December 10, 1964.
TSUKIYAMA, C.J., CASSIDY, WIRTZ, LEWIS AND MIZUHA, JJ.
T. Irving Chang and Richard T. Ishida, Deputy Prosecuting Attorneys, City and County of Honolulu ( John H. Peters, Prosecuting Attorney), for petitioner.
Judge Ronald B. Jamieson, respondent, pro se.
J. Russell Cades, William L. Fleming and William M. Swope for respondent Donald Maui Kealoha.
Nathaniel Felzer for respondent Kenneth K. Lono.
J. Garner Anthony, Frank D. Padgett and Thomas M. Waddoups for respondent Alfred J. Tai.
Donald H.C. Low and Robert K. Richardson for respondent John Requilman, Jr.
This is a petition filed by Mr. John H. Peters, Prosecuting Attorney of the City and County of Honolulu, for the issuance by this court of a writ of prohibition prohibiting Judge Ronald B. Jamieson, Judge of the Circuit Court of the First Judicial Circuit, from taking cognizance of the murder case, State of Hawaii v. Kenneth K. Lono, Alfred J. Tai, Donald Maui Kealoha and John Requilman, Jr., Cr. No. 34388, in said Circuit Court. Upon the filing of an amended complaint, a temporary writ of prohibition and an order to show cause issued against said judge.
The petitioner alleges, inter alia, that on October 29, 1964, said circuit judge ordered the prosecution and all defense counsel to appear for a conference, at which the prosecution was ordered by said judge, over objection, to produce and give to all parties involved a list of prospective government witnesses and the statement of defendant Kealoha, without authority and contrary to law; that on or about November 13, 1964, said judge, having read Kealoha's statement which was not yet in evidence, caused a memorandum to be distributed among the defense attorneys expressing concern as to the joinder of defendants and questioning whether separate trials were needed; that on November 17, 1964, the date when trial was to commence, petitioner filed a motion to disqualify said judge upon the ground that the judge, for the reasons and facts set forth in the supporting affidavit, had a personal bias and prejudice against the prosecution, which motion the judge summarily denied; and that under and by virtue of such motion and affidavit, said judge was peremptorily disqualified and no longer had jurisdiction of said Criminal No. 34388.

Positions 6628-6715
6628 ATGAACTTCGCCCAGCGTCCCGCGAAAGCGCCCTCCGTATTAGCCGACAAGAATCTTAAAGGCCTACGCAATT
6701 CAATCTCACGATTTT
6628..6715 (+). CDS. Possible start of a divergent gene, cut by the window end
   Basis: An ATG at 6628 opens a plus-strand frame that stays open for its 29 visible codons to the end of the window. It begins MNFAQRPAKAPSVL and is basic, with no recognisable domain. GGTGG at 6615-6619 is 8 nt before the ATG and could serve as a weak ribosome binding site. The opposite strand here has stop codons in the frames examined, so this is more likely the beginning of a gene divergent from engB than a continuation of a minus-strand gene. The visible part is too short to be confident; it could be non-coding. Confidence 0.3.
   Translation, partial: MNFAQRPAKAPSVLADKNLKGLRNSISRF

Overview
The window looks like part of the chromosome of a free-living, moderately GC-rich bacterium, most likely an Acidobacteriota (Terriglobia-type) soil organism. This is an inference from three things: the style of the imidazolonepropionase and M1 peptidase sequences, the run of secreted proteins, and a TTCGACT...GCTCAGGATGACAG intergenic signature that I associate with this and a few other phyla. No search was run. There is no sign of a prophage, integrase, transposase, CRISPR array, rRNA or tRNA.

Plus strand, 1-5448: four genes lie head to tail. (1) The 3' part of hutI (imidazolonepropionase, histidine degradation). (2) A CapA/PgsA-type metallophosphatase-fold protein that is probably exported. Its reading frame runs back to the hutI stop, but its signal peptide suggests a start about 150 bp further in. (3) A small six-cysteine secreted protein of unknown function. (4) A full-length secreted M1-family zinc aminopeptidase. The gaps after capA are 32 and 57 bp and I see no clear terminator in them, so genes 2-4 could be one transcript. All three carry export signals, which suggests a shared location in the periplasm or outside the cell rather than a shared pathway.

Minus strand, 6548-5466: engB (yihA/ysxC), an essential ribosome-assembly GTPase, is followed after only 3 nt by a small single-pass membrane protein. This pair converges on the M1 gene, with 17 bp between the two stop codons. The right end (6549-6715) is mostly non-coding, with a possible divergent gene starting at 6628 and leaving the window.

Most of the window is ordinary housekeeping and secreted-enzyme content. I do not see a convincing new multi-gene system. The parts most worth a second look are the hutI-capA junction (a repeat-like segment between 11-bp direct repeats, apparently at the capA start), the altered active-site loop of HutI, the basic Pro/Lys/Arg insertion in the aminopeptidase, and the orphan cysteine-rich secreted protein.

Respondent Judge Jamieson, in response to the instant petition, filed an answer setting forth certain admissions, denials, and affirmative averments in purported justification of the proceedings which occurred at the "pre-trial" conferences held on October 29, 1964, November 2 and 17, 1964.
On November 24, 1964, this court heard oral argument. The respondent was present but relying upon his written answer, preferred not to argue except to clarify certain points. Without objection, however, he supplemented his written answer by submitting to the court as evidence the circuit court record in Cr. No. 34388 and the transcripts covering the "pre-trial" conferences above mentioned.
The term "pre-trial" is quoted for the reason that, as evidenced by the transcripts, the trial court repeatedly referred to and held the October 29, November 2 and 17, conferences with all counsel and defendants present, as pre-trials.
It is noted that in this jurisdiction the Rules of Criminal Procedure do not provide for a pre-trial in a criminal case.